Another potential benefit of IL-6 blockade relates to the effect of IL-6 on bone metabolism. Patients affected by RA and sJIA often have systemic osteoporosis, independent of cortico-steroid treatment [29]. Young sJIA patients are characterized by stunted growth, and preliminary clinical studies using tocilizumab in these patients have demonstrated significant improvement in patient height, leading to catch-up growth [27]. Bone abnormalities occur in diseases characterized by high levels of IL-6 because IL-6 has pro-osteoclastic activity and may also influence bone resorption [30].

IL-6 has also been speculated to play an important role in the development of coronary artery disease through a number of metabolic, endothelial and procoagulant mechanisms [31, 32]. Prospective studies of apparently healthy and high-risk individuals indicate that increased levels of IL-6 [33, 34] and CRP [35, 36] – a surrogate of IL-6 levels – are predictors of cardiovascular mortality [33] and future myocardial infarction [34]. Substantive interrelationships of circulating IL-6, CRP and traditional risk factors have been described in women [37]. The IL-6 level has been demonstrated to be a strong independent marker of increased mortality in unstable coronary artery disease and identifies patients who benefit most from a strategy of early invasive management [38]. Although hypothetical, there is reason to suggest that blockade of the IL-6 signalling pathway in patients with inflammatory diseases characterized by IL-6 overproduction may be of benefit to patients that have a very high risk for coronary artery disease.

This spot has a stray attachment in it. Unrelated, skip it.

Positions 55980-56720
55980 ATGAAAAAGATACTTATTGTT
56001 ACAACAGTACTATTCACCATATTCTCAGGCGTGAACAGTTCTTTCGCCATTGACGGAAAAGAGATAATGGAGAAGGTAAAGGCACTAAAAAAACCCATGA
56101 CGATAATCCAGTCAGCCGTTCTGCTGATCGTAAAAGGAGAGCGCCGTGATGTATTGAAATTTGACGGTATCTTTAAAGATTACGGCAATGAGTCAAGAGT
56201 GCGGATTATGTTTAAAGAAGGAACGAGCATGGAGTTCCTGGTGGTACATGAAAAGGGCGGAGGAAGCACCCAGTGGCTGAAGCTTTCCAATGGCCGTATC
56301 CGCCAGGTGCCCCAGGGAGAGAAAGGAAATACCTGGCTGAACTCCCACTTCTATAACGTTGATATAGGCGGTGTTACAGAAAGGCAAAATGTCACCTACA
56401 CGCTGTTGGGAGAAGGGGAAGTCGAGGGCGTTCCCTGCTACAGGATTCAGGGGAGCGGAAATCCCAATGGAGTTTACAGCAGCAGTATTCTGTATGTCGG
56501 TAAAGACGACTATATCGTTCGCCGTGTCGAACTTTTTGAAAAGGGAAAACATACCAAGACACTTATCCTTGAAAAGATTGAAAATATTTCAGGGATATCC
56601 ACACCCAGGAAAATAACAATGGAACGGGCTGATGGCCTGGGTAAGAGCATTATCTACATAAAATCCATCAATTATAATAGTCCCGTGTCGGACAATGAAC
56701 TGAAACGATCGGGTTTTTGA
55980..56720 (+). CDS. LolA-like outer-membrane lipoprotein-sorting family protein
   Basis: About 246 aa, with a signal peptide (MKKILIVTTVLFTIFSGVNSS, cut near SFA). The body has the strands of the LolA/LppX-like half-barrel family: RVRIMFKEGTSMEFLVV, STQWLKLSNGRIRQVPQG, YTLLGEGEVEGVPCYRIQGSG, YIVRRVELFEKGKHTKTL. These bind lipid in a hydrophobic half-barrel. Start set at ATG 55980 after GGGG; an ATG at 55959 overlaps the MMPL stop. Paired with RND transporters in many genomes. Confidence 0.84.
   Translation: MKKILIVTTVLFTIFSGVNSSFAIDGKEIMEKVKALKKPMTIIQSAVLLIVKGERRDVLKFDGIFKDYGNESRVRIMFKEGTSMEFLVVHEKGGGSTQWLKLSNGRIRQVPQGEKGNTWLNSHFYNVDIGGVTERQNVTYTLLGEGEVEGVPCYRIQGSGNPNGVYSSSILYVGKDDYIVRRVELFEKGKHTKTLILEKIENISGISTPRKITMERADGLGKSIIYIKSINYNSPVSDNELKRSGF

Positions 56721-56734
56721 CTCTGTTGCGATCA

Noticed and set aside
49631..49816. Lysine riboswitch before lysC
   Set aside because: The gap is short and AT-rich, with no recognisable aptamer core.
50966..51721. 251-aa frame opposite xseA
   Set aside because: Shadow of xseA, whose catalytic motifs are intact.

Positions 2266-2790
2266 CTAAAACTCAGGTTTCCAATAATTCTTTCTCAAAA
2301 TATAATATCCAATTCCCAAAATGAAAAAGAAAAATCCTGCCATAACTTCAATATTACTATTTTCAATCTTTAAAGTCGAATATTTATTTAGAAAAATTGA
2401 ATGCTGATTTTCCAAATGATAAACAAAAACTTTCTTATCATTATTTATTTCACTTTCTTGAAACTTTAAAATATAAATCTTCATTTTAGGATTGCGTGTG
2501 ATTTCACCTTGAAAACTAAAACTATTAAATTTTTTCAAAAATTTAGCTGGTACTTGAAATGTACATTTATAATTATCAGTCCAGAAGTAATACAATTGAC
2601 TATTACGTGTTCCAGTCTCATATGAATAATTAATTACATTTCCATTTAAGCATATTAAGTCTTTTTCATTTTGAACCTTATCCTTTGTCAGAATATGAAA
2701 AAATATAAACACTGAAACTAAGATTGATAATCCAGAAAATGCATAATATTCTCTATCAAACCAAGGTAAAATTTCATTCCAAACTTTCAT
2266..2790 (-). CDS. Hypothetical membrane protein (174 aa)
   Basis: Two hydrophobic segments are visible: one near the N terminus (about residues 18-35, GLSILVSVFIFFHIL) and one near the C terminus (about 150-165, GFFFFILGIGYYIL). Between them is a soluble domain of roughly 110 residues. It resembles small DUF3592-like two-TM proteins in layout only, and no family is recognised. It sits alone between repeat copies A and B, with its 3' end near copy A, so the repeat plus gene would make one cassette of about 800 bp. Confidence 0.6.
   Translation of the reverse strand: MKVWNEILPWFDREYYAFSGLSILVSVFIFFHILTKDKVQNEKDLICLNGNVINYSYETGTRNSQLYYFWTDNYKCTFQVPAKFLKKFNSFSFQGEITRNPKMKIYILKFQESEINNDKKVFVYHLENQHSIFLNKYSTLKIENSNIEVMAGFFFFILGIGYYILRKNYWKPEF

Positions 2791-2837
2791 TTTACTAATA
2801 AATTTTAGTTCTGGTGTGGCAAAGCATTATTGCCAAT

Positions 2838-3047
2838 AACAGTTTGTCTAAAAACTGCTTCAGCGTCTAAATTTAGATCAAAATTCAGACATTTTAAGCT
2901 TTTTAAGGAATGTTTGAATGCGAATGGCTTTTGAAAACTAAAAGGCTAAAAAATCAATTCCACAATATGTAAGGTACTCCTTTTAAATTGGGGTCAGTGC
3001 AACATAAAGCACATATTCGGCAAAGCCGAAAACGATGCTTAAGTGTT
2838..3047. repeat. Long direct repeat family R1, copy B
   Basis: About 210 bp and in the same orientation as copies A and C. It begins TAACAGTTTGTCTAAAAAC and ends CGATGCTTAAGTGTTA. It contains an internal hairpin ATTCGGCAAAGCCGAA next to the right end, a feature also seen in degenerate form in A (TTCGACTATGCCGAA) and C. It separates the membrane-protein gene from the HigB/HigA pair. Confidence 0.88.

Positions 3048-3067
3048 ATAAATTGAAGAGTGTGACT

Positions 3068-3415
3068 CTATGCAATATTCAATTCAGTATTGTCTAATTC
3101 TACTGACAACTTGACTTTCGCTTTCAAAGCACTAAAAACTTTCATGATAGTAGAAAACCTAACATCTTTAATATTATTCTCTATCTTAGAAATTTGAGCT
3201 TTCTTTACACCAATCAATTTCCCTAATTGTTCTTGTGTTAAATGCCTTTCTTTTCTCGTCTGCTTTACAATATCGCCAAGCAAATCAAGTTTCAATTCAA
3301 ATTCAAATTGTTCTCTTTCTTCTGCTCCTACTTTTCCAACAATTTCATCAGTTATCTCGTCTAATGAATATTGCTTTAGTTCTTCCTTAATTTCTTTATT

Overall, it has been demonstrated that IL-6 is a major contributor to the pathophysiology of inflammatory arthritis, including RA and sJIA. Because of the central role played by IL-6 in a number of manifestations of these inflammatory diseases, IL-6 is a candidate target for therapeutic inhibition as a novel approach to the treatment of RA, sJIA and perhaps other related rheumatic diseases. IL-6 blockade has been shown to be beneficial both in experimental models and in human disease, and inhibition of IL-6 signalling with a molecule such as tocilizumab could prevent or reverse some of the complications typically associated with rheumatic diseases. Additional studies will establish the role of tocilizumab in therapy for rheumatic diseases.



American College of Rheumatology


collagen induced arthritis


C-reactive protein




soluble IL-6 receptor


systemic onset juvenile idiopathic arthritis


rheumatoid arthritis.


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Lipsky, P.E. Interleukin-6 and rheumatic diseases. Arthritis Res Ther 8 (Suppl 2), S4 (2006).